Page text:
Unofficially called "Metal Fight Beyblade Zero-G", Beyblade Zero-G is a whole new series. It is associated to Metal Fight because of similarities in the Beyblade structures as well as because the Zero-G anime and manga take place in the same universe as Metal Fight Beyblade, but this new series marks the end of Beyblade as it's been known up until now. Indeed, the main distinctive point of Beyblade Zero-G is its innovative Stadiums, but some parts were also altered to be unique to this series. These elements will be elaborated in this article.
Beyblade Zero-G's official release date is March 31st 2012 for TAKARA-TOMY, with its accompanying anime starting on April 8th 2012. This series' goal is to provide a completely fresh gameplay to Beyblades.
Components of Zero-G
Like with Metal Fight Beyblades, the components of Zero-G Beyblades are:
- Stone Face: Unlike the MFB Faces, Zero-G Faces are diamond-shaped. They connect all the parts of a Beyblade together by screwing into the Track. There are also metal Faces called Metal Stone Face. Stone Faces are approximately 1cm longer than regular MFB Faces, probably to accomodate the Synchrom system.
- Chrome Wheel: Instead of having a plastic ring on top of the Beyblade in order to prevent launcher prongs breakage, the first layer of Zero-G Beyblades is a Chrome Wheel with considerably detailed designs. This is helped by the voluntary decision made by TAKARA-TOMY to design Chrome Wheels that are asymmetrical. One side has fewer interesting details but has a big hole for the "crystal", and the complete rest of the side is free to have all the physical features it wants without being symmetrical.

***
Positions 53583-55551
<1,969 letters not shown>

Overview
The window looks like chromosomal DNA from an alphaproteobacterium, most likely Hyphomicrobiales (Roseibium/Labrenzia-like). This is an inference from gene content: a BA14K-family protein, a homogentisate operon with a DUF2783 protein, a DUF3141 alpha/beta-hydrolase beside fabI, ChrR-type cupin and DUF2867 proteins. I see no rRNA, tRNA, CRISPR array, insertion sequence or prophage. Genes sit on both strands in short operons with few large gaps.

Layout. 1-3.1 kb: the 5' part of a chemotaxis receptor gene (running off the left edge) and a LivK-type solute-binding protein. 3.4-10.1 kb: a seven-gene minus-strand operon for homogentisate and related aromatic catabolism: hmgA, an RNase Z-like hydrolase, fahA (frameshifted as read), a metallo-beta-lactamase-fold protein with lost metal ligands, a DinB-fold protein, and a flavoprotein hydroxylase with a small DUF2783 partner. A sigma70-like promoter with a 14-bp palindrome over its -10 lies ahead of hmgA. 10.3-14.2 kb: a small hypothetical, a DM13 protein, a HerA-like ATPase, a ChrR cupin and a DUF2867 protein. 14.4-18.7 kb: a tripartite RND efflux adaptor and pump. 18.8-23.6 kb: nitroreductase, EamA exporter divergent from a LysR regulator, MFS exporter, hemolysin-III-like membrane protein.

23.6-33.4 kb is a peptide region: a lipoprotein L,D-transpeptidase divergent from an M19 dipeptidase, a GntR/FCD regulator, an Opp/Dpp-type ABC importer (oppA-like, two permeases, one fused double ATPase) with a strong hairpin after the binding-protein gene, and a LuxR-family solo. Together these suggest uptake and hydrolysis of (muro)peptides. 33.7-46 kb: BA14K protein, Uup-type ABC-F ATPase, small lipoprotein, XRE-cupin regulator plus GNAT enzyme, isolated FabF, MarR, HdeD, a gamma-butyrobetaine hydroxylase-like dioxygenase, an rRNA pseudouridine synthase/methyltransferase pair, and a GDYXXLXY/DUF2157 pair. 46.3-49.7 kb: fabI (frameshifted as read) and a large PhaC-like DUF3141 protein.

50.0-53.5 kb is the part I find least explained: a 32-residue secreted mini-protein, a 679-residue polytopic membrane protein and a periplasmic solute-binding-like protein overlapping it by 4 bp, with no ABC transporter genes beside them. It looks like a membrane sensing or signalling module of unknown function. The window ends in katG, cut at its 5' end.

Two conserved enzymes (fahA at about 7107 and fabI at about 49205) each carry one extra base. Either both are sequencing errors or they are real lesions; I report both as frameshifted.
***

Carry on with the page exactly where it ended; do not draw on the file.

- Crystal Wheel: It is a plastic part that goes underneath the Chrome Wheel, but it can also be flipped and placed on top of the Chrome Wheel in a mode change, or not even flipped. These two modes are called Chrome Up Mode and Crystal Up Mode. Seeing as it barely protrudes from the sides of the latter part, the plastic piece mostly serves aesthetic purposes in the normal mode, notably by filling the hole in the Chrome Wheel and forming the "crystal". On this crystal is engraved an icon of the element the Beyblade represents. For example, Shinobi has Fire.
- Track/Spin Track: The Track is the component of the Beyblade that connects the Wheel and Bottom. The Track determines the height of the Beyblade. Their names (when read with a decimal before the last digit) determine their height in millimeters. For example, Pegasis' Track is called 105, which stands for 10.5 MM. Some Tracks have gimmicks which help make multiple good customizations since some of them are significantly heavier than others, like Flame Sagittario’s C145 Track.
- Bottom/Performance Tip: The bottom of the Beyblade. It has interchangeable tips which the Beyblade spins on. Movement patterns can be altered with the differently shaped tips that can be used. It is similar to the Blade Base from plastic Beyblades or the Running Core from HMS. The Bottom is indicated by the (sometimes two) last letter(s) of a Beyblade’s name: for instance, Capricorne 100HF, where HF is the Bottom and stands for Hole Flat. Some Zero-G Bottoms incorporate wider elements such as a big plastic ring around them, in CF's case, to help stabilise the Beyblade in these new swaying stadiums.
Although not yet known as a "system", it is a new element in the Metal Fight Beyblade toyline and it certainly introduces considerably more customizability. Synchrom consists of the capacity to combine one Chrome Wheel with a second Chrome Wheel to form a double, metal ring. As such, it is possible to create Salamander Ifraid as the combination of the Salamander Chrome Wheel and the Ifraid Chrome Wheel, without any need of a Crystal Wheel anywhere. Each Chrome Wheel has a round tab on its underside, and this protrusion fills the hole in the other Chrome Wheel where the crystal is supposed to fit, and vice versa.